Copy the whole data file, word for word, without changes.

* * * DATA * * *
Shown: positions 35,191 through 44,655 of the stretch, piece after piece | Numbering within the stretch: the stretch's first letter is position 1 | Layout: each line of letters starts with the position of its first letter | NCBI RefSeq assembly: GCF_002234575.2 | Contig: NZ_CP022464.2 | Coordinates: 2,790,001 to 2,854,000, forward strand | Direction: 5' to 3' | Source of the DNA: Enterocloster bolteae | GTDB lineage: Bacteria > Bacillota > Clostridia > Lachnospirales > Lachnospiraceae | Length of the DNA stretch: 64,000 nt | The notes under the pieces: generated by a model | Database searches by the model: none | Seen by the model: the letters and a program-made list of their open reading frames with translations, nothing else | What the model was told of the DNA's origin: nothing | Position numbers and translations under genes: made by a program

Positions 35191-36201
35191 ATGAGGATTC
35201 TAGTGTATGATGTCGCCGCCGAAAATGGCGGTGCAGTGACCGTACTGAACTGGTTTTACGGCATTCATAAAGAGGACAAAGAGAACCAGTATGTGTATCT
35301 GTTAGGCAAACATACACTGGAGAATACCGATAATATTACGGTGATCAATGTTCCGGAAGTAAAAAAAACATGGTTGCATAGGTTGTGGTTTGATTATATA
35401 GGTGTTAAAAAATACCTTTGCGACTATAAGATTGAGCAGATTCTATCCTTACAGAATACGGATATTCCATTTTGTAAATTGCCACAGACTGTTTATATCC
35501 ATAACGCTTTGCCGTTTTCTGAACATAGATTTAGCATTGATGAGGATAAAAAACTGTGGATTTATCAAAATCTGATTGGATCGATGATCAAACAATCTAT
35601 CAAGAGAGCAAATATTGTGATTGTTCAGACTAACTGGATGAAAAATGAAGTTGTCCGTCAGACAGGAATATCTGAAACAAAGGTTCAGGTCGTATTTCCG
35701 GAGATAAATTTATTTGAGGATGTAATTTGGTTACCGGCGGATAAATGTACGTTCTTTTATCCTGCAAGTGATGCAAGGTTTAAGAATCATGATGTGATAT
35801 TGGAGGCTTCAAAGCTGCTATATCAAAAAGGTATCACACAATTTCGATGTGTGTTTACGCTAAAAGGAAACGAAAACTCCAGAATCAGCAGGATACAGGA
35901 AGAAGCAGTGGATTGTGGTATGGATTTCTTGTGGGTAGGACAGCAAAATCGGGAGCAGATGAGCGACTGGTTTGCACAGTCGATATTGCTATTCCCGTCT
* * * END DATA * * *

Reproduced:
Shown: positions 35,191 through 44,655 of the stretch, piece after piece | Numbering within the stretch: the stretch's first letter is position 1 | Layout: each line of letters starts with the position of its first letter | NCBI RefSeq assembly: GCF_002234575.2 | Contig: NZ_CP022464.2 | Coordinates: 2,790,001 to 2,854,000, forward strand | Direction: 5' to 3' | Source of the DNA: Enterocloster bolteae | GTDB lineage: Bacteria > Bacillota > Clostridia > Lachnospirales > Lachnospiraceae | Length of the DNA stretch: 64,000 nt | The notes under the pieces: generated by a model | Database searches by the model: none | Seen by the model: the letters and a program-made list of their open reading frames with translations, nothing else | What the model was told of the DNA's origin: nothing | Position numbers and translations under genes: made by a program

Positions 35191-36201
35191 ATGAGGATTC
35201 TAGTGTATGATGTCGCCGCCGAAAATGGCGGTGCAGTGACCGTACTGAACTGGTTTTACGGCATTCATAAAGAGGACAAAGAGAACCAGTATGTGTATCT
35301 GTTAGGCAAACATACACTGGAGAATACCGATAATATTACGGTGATCAATGTTCCGGAAGTAAAAAAAACATGGTTGCATAGGTTGTGGTTTGATTATATA
35401 GGTGTTAAAAAATACCTTTGCGACTATAAGATTGAGCAGATTCTATCCTTACAGAATACGGATATTCCATTTTGTAAATTGCCACAGACTGTTTATATCC
35501 ATAACGCTTTGCCGTTTTCTGAACATAGATTTAGCATTGATGAGGATAAAAAACTGTGGATTTATCAAAATCTGATTGGATCGATGATCAAACAATCTAT
35601 CAAGAGAGCAAATATTGTGATTGTTCAGACTAACTGGATGAAAAATGAAGTTGTCCGTCAGACAGGAATATCTGAAACAAAGGTTCAGGTCGTATTTCCG
35701 GAGATAAATTTATTTGAGGATGTAATTTGGTTACCGGCGGATAAATGTACGTTCTTTTATCCTGCAAGTGATGCAAGGTTTAAGAATCATGATGTGATAT
35801 TGGAGGCTTCAAAGCTGCTATATCAAAAAGGTATCACACAATTTCGATGTGTGTTTACGCTAAAAGGAAACGAAAACTCCAGAATCAGCAGGATACAGGA
35901 AGAAGCAGTGGATTGTGGTATGGATTTCTTGTGGGTAGGACAGCAAAATCGGGAGCAGATGAGCGACTGGTTTGCACAGTCGATATTGCTATTCCCGTCT